America's Best History Spotlight

On this page we're going to Spotlight the lesser known historic sites and attractions that dot the history landscape across the USA and are worth a visit if you're in their area. And while they may be lesser known, some are very unique, and will be that rare find. You'll be, at times, on the ground floor, or maybe even know something others don't. It'll be fun. Visit them.

Betzwood Movie Studio

Betzwood Movie Studio, Pennsylvania

Yes, there was a Betzwood before there was a Hollywood. At one time, between 1912 and 1924, one of the largest film studios in the world was located in downtown Philadelphia and on their studio lot in Valley Forge, Pennsylvania, right next to the park. So, yes, there was this odd juxtaposition between the Valley Forge Historical Park where Washington's men had frozen during their winter encampment of 1777-8 and bad actors and actresses making mostly silent film in the over three hundred acre movie lot next door. Valley Forge park was in existence then, a state park since 1893, not federal until 1976. But in the valley looking southwest from today's Visitor Center, there were western sets, film production labs, and more stretching along the Schuylkill River. Photo above: Western lot at Betzwood Movie Studio, 1914. Courtesy Betzwood Film Archives.



Info, What's There Now, History Nearby

Betzwood Movie Studio, Toonerville Trolley

Betzwood Movie Studio

Today there's not a whole lot to see when you're doing a search for the studio adjunct. We wouldn't make a specific trip, however, if you live in the area, or are visiting Valley Forge and have a movie trivia mentality, take a walk across the new footbridge to the western side of the park. There's a picnic area there, and a parking lot that's not too easy to access, and part of the Schulykill River trail. Head east on that macadam trail, and before too long you'll see a row of old masonry buildings and a sign dedicated to the Betzwood Motion Picture Studio and its founder, Siegmund Lubin. Yes, those buildings, now refurbished into apartments, and all the ground toward the river from them, are the remnants of the studio.

Photo above: Still from the silent film, Toonerville Trolley, made by the Betzwood Film Studio, 1920, Betzwood Film Studio. Courtesy Wikipedia Commons. Actress is Wilna Harvey.



Where Is It

Valley Forge National Historical Park is located twenty miles west of Philadelphia. It's a trip down the Schuylkill Expressway, then a short jaunt down Route 422. Beware of the turns in the area; it's not easy to navigate. If you're going for the park and a movie adjunct day, it's best to park in the main parking lot of Valley Forge, then head over the pedestrian bridge to the west side of the river. For those just wanting to see where the studio was, continue west on Route 422, then take the ramp for Route 363. At the top of the ramp, go to the hard left at the light. Keep winding your way down toward the river to the parking lot.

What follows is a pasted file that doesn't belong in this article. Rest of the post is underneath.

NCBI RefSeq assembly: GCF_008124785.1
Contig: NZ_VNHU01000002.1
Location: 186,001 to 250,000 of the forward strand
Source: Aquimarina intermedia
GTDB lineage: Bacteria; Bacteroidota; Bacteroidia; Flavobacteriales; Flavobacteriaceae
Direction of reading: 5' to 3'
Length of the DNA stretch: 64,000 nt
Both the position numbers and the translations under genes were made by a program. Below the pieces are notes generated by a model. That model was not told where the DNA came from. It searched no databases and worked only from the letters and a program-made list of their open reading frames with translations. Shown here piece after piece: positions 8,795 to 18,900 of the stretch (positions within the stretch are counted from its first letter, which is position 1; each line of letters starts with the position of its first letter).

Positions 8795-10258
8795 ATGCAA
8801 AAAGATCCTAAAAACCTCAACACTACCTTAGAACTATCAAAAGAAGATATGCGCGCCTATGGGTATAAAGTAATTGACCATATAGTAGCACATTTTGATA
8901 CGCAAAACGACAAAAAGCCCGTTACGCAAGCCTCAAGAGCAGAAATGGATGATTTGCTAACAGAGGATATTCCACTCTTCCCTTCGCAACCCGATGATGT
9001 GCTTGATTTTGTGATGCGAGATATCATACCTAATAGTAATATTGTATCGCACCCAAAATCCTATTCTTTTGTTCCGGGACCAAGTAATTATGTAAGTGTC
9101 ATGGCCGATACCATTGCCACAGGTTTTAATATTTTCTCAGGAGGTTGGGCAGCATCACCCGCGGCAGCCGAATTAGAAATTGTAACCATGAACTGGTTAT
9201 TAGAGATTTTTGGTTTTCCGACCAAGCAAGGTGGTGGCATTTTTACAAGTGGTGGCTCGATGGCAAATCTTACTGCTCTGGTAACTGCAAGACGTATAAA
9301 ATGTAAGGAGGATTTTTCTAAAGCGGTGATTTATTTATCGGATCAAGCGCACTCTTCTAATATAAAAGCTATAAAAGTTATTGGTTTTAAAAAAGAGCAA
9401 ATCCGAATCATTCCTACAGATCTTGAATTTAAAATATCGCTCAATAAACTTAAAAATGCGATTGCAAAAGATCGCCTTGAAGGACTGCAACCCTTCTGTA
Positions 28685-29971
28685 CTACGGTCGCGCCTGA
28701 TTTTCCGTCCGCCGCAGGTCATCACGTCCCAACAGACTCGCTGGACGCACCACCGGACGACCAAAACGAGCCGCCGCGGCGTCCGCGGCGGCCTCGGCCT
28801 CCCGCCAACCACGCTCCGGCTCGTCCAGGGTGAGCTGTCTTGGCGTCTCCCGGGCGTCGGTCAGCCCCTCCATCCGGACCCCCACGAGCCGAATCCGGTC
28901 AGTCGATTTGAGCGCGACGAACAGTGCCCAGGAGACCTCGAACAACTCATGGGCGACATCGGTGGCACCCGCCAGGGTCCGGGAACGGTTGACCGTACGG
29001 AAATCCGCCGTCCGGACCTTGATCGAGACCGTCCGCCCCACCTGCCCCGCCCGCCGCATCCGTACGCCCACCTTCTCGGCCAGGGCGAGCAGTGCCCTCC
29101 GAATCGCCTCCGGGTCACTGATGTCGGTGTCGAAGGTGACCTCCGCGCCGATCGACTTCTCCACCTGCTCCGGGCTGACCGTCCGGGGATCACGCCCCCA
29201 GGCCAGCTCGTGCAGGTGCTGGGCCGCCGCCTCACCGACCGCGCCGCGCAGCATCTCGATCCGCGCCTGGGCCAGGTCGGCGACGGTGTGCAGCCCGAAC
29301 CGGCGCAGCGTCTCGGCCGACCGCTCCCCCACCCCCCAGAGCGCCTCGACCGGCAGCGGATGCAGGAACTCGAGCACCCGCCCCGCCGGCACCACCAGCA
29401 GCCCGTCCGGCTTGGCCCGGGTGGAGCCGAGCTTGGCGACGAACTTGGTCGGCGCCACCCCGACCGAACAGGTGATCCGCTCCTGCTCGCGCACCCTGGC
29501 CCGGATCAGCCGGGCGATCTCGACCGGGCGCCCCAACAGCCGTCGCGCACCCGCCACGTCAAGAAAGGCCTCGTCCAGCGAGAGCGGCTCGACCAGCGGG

What is There Now


A historical marker, the two film processing buildings, and open ground where the various studio lots were located. There's also a modern office building attached to the classic structures called the Lubin Building, in honor of Siegmund. Through the website of the Betzwood Film Archives below, you can also view some of the Betzwood films.

How Much to Visit
Free. BTW, so is Valley Forge park, so you don't have to worry about access to the site through their parking lots.

Hours Open
Dawn to dusk. Seeing the sign and two remaining buildings is part of the Schuylkill River Trail system and the heritage area associated with it.

Websites
Betzwood Film Archive
Before Hollywood, Philadephia Documentary
Schuylkill River Valley National Heritage Area

History Nearby

Well, it's obvious that the main historic site in the area around Betzwood is Valley Forge National Historical Park, where George Washington and his twelve thousand men spent a winter and learned to be an effective fighting force. Only twenty minutes east are all of the sites of Philadelphia, including Independence Hall. Out in this neck of the woods, for those with a nature sense, check out Mill Grove and the Audubon Society site.

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